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Review Of I Rose Like A Rocket: The Political Education Of Theodore Roosevelt

Copyright © by Dan Schneider, 12/30/05

 

  Of all the What Ifs? in American History none has been so explored as the Civil War. Not far behind it is what if World War Two had had a different outcome? yet, to me, while these can intrigue, I find the subtler queries more engaging and compelling. For example. What if Teddy Rooseveltís view of Republicanism had not banished with the man himself? I have long been of the opinion that TR was the last good, if not true, Republican this nation has produced, before that partyís long, sad slide into corporate cronyism, then picking off the worst dregs of the old Southern Democrats to form todayís unholy alliance and hegemony? Yet, despite Mount Rushmore, many biographies, and consistently being ranked among the top five or six Presidents, I still feel that the old man has yet to get his due. This is because, I believe, of two things: 1) he was not President during a crisis, as World War One, and 2) much of his success has been attributed to his personality- TR as a force of nature, rather than a skilled politician.

  The book I Rose Like A Rocket: The Political Education Of Theodore Roosevelt, by Albany Times Union political reporter Paul Grondahl goes a long way to rounding out this seeming missing link to the myth of TR. Think about it- when the name Theodore Roosevelt comes up what do you think of first? Of course, itís the mythos that is superseded only by Lincoln and Washington: there is the weakling who made himself a superior athlete, the Eastern Cowboy, the Rough Rider, the President who finished a speech after being shot by an assassinís bullet, the Great White Hunter after his second term, the conservationist, the resurgent Bull Moose candidate who dogged Woodrow Wilsonís two terms as President, and all his idealized notions of what constituted being a good American citizen. Yet, despite presiding over relatively phat times, TR was also a master politician, and a man of deep principles, even when ultimately he was on the wrong side of an issue.

  This new biography focuses greatly on the political career of TR from his early days as a New York State Assemblyman, through his career as a Washington bureaucrat, back to New York City as a Police Commissioner, back to Albany and the New York Governorís mansion, then skillfully bobbing his way to the Vice Presidency, and his fateful ascension to the top office after the assassination of President William McKinley in 1901. This book has asides on his youth and his non-political life, but the book stops right upon his ascension to the Presidency, for this is all-too familiar territory. What is amazing to contemplate, though, is that TR was only 42 upon becoming President, yet he had nearly two decades of politicking behind him. How so many biographies have glossed over his pre-Presidential political life is beyond me. For it was in these earlier incarnations that the man who became a pro-business, pro-middle class Progressive was born. From his earliest pugnacious encounters with senior politicians ready to literally sandbag him (quoth TR, in response: ĎIíll kick you, Iíll bite you, Iíll kick you in the balls. Iíll do anything to you- youíd better leave me alone.í), to his strained but admiring relationship with reform-minded Democratic New York Governor and later President Grover Cleveland- including such tidbits as TRís role in shepherding New Yorkís first civil service law, which reduced the power of political patronage brokers, to Clevelandís desk- the book allows insights into TR, the politician and man, from his overt, risk-addicted personality to his covert, subtler manipulations.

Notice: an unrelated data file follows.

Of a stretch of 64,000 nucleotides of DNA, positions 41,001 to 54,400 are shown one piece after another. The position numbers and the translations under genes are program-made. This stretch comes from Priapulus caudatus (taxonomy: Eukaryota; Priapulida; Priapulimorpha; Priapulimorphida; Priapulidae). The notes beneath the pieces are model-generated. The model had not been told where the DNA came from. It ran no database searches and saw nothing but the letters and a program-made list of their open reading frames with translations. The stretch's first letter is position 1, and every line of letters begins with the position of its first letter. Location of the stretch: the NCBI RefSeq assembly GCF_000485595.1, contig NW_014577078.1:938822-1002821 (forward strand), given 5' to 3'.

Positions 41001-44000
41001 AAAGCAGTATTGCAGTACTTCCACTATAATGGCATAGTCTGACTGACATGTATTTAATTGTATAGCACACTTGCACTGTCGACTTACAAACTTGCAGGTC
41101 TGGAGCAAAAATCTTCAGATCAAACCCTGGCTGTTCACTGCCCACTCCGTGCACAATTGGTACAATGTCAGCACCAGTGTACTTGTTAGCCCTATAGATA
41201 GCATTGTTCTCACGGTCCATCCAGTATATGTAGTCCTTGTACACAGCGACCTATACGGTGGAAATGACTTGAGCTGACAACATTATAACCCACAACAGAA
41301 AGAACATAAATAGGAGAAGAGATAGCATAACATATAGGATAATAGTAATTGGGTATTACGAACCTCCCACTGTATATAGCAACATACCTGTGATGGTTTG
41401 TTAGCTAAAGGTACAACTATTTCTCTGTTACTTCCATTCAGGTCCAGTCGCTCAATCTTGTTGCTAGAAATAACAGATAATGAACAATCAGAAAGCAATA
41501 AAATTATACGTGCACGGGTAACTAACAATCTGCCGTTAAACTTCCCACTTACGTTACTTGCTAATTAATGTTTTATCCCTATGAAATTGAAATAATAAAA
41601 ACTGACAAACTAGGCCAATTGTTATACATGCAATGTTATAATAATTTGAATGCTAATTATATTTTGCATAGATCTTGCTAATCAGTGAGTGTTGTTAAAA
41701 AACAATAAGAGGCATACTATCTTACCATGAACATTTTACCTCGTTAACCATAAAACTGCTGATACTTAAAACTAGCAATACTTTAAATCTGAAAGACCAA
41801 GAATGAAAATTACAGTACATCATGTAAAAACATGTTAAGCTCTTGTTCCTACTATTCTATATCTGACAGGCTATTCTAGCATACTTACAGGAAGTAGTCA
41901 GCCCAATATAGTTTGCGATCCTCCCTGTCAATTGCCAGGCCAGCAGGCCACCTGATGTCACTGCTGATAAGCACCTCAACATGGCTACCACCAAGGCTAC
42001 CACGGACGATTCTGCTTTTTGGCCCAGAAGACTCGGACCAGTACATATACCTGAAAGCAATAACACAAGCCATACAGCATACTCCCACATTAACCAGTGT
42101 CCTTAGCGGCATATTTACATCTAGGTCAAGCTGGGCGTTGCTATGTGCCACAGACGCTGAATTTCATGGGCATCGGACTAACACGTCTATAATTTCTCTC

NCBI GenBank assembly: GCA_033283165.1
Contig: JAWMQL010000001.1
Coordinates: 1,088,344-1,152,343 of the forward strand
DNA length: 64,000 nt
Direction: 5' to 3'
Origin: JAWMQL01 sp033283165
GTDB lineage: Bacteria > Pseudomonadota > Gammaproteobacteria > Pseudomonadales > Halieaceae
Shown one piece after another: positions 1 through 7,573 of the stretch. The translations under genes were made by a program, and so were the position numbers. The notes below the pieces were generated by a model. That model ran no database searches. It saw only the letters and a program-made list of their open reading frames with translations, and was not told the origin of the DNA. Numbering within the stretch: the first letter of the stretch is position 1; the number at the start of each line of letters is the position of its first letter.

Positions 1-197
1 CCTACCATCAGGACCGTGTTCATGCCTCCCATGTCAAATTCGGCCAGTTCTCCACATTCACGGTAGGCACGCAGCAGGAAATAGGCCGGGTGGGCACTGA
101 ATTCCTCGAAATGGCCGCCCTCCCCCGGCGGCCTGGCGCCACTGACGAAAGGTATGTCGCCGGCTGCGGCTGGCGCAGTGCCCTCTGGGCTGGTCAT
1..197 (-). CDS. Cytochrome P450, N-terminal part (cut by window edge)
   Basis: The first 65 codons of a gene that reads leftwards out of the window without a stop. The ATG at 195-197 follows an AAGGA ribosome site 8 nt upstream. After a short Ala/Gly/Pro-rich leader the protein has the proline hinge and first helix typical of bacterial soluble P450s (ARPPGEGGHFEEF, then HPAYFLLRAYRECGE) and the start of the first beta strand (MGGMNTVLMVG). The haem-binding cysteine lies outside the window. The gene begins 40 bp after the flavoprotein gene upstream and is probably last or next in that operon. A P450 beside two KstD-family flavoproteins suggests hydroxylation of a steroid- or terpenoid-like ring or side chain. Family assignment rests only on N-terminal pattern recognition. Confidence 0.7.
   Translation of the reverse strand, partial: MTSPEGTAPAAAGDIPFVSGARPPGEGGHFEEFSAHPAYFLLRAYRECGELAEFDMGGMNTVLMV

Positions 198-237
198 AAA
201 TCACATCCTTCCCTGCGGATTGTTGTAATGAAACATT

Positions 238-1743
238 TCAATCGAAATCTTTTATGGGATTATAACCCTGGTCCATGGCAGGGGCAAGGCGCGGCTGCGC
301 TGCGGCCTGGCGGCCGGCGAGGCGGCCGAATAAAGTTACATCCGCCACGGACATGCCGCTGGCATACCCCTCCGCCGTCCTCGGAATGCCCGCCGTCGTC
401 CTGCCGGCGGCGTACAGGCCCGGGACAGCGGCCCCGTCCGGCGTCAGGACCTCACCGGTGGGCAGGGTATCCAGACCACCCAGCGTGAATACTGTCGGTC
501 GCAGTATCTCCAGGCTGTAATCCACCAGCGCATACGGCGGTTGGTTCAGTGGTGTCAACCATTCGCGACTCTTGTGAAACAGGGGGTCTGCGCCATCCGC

The book also sketches a personal side of TR not oft-explored, at least in its relation to his politics, such as his first marriage and widowerhood, and his numerous writing commitments to serial magazines of the day, on a whole assortment of topics. It also details how the manís principles often hampered his overall rise, which was less rocket-like, and more bulldozer-like, especially in his resuscitation of the office of assistant Navy Secretary. Of course, his style of politicking earned numerous enemies, who conspired to defeat his bid for the mayoralty of New York City, stymied many police reforms, and then even tried to deny him renomination after a successful governorship, instead conspiring with him to get him the Vice Presidential nod just to get him out of the state. This was because, despite being a wealthy scion of a centuries old New York Dutch clan, TR had a social conscience- displayed when he championed Jacob Riisís seminal tracts on urban poverty, or when hr took up union leader Samuel Gompersí challenge to visit the vile tenements of the city he was born in. Yes, many of these exploits were media manipulations, but what set TR apart from such latter-day phonies as Bill Clinton and George W. Bush, is that his care for the oppressed was not dependent upon the media glare. He also was pro-business while being pro-corporate responsibility- shrewdly building public support of the stateís first tax on corporations. He knew wealth must first be created before it can be distributed. He also gave state employees an eight-hour workday, one of the first such laws in the country.

  In short, this book is well worth the read, and has less of the calculated polish of a historianís attempt at hagiography, with none of the self-important puffery, and more of a down and dirty muckrakerís attempt to tell a reader about a man who stood up for himself. Ontogeny recapitulates biography, or something like that. Bravo!

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